Excerpts from Jim Conrad's
from the September 29, 2013 Newsletter issued from the Frio Canyon Nature Education
Center in the valley of the Dry Frio River in northern Uvalde County, southwestern Texas, on the southern border of the Edwards Plateau, USA
Last week we looked at a Sand Sunflower whose seeds had been introduced in a truckload of sand dumped in the backyard of the red cabin in the valley where I spent the winter. Next to that pretty sunflower grew yet a second species I've not seen elsewhere in the valley, but this waist-high plant was about as scraggly, colorless and weedy looking as you can imagine. That's it below:
Up close you find that the tiny flowers arranged in spikelike inflorescences at branch tips are unisexual, and that male and female flowers occur on separate plants. Male flowers consisting of only five stamens with bright yellow anthers and five sharply pointed tepals -- which are undifferentiated petals and sepals -- are shown below:
A clutter of female flowers with their white, fuzzy stigmas exposed, and a tiny oval fruit only 1/16th inch or 1.5mm high (at the picture's lower, left), are shown below:
Such very small, unisexual flowers without colorful corollas are typical of the Amaranth Family, the Amaranthaceae. And within that family, at least if you're in North America, if you have a herbaceous plant displaying only one leaf per stem node (alternate arrangement) and the flowers are unisexual -- all as seen with our sandpile plant -- you know you have a genuine amaranth, a species in the genus Amaranthus. However, about 70 amaranth species are recognized, with some 38 occurring in North America, so to know exactly what you have you must "do the botany."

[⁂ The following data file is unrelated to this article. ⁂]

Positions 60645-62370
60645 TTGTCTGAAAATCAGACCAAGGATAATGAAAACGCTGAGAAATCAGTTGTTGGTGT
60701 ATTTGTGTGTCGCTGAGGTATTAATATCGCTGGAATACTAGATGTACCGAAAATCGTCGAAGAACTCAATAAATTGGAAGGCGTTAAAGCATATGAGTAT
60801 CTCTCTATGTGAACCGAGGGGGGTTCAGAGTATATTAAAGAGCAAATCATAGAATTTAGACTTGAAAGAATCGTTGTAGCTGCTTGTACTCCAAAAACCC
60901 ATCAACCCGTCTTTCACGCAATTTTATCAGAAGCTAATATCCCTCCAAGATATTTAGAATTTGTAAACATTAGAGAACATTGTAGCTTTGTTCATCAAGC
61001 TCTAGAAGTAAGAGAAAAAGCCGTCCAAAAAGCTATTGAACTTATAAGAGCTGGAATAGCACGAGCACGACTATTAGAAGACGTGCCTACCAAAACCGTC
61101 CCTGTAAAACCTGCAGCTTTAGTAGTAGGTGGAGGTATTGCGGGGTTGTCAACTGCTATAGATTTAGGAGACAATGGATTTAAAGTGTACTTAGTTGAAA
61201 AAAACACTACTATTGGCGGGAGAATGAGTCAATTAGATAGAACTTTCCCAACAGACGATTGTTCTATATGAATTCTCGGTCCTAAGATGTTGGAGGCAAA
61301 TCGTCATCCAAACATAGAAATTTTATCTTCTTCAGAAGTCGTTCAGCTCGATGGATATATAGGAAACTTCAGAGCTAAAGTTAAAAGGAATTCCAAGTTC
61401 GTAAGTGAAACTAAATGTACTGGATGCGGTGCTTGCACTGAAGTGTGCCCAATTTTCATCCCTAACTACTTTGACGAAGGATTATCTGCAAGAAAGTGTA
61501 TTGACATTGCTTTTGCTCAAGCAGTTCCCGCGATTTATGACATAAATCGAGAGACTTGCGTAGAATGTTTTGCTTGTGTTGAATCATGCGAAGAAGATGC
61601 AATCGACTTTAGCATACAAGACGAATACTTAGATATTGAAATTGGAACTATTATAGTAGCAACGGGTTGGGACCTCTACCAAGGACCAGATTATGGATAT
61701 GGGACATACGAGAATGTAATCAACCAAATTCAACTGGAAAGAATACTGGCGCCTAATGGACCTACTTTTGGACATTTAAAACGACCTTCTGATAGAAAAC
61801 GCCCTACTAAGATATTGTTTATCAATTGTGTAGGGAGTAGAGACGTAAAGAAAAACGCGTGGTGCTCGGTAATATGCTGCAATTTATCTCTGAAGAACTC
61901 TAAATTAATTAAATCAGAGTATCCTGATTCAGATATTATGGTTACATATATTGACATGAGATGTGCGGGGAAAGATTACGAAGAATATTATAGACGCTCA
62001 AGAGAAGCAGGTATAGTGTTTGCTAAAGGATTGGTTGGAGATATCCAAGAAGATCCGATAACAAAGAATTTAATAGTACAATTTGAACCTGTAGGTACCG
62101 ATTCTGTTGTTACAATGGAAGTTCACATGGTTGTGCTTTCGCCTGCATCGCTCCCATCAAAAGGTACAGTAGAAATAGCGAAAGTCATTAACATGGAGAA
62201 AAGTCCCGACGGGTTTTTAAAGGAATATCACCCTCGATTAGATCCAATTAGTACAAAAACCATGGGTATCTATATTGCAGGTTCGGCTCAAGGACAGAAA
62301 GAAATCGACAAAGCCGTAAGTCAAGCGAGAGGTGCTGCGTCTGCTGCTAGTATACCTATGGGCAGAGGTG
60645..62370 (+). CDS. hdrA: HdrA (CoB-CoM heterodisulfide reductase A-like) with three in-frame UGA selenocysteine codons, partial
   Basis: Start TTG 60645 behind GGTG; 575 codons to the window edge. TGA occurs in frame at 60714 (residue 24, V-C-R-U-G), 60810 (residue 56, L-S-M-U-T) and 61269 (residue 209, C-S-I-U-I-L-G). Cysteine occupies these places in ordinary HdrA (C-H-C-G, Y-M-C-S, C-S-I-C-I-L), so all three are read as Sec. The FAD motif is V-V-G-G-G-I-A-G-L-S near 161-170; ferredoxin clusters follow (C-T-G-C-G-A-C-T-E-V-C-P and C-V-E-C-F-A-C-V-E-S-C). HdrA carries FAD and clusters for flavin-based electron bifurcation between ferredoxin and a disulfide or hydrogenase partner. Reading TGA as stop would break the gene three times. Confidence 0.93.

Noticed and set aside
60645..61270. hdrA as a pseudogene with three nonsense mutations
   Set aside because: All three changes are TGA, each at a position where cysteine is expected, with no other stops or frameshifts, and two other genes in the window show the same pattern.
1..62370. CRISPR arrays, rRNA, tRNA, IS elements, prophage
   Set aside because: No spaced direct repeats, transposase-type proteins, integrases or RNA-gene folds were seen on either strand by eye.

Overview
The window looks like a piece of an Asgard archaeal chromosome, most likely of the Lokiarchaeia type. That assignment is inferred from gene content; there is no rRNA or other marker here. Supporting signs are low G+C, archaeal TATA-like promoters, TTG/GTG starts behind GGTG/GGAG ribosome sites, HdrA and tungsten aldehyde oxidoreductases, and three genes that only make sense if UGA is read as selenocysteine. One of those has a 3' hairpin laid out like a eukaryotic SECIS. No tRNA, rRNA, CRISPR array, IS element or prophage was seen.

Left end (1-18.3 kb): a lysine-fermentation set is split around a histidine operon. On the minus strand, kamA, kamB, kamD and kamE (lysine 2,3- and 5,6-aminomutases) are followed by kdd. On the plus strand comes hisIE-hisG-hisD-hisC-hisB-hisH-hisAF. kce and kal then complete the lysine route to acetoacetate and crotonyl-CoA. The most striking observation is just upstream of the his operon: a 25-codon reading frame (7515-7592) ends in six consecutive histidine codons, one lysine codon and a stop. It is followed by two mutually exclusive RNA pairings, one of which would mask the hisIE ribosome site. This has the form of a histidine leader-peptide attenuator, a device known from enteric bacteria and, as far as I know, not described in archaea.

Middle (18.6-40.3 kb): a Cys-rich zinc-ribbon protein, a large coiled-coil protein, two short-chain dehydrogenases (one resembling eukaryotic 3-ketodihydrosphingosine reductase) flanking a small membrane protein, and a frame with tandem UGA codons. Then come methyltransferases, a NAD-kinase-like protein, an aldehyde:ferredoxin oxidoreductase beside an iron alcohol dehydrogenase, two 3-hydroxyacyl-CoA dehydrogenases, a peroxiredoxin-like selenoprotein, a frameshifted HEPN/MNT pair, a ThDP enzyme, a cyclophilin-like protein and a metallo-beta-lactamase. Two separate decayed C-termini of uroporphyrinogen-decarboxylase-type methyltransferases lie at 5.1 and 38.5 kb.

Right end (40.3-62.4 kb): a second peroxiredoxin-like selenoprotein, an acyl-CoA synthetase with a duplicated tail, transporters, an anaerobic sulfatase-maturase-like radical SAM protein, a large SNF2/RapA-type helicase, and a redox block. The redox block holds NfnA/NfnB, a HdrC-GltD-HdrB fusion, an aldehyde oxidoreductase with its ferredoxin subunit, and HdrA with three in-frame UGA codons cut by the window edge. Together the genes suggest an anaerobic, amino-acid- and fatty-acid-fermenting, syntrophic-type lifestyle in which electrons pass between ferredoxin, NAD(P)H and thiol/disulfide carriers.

It turns out that our sandpile amaranth is a fairly distinctive species and easy to key out in the online Flora of North America at http://www.efloras.org/florataxon.aspx?flora_id=1&taxon_id=101257.
Its main field marks are its spinelessness, its unisexual flowers on separate plants (plants dioecious), female flowers with five tepals only about 1.5 mm long, and the utricle-type fruit similarly small, only about 1.5 mm tall.
Very appropriately accompanying our Sand Sunflower on our sandpile, this is the Sand Amaranth, AMARANTHUS ARENICOLA, the species name arenicola meaning "growing on sand."
Sand Amaranth is native to the central and southwestern Great Plains, from Texas to Nebraska and South Dakota, and occasionally is introduced into other parts of North America and Europe.
Several amaranth species produce shiny, hard, small seeds that in various cultures have been popped like popcorn or ground into amaranth flour for breads, and some amaranth species provide leaves that can be cooked as a potherb. However, Sand Amaranth's seeds are exceptionally small, only about 1/32nd-inch across (1mm) so collecting them would be very tedious work, and the plants' leaves are narrow and small. However, seed-eating songbirds would find the black, shiny seeds about perfect to peck at.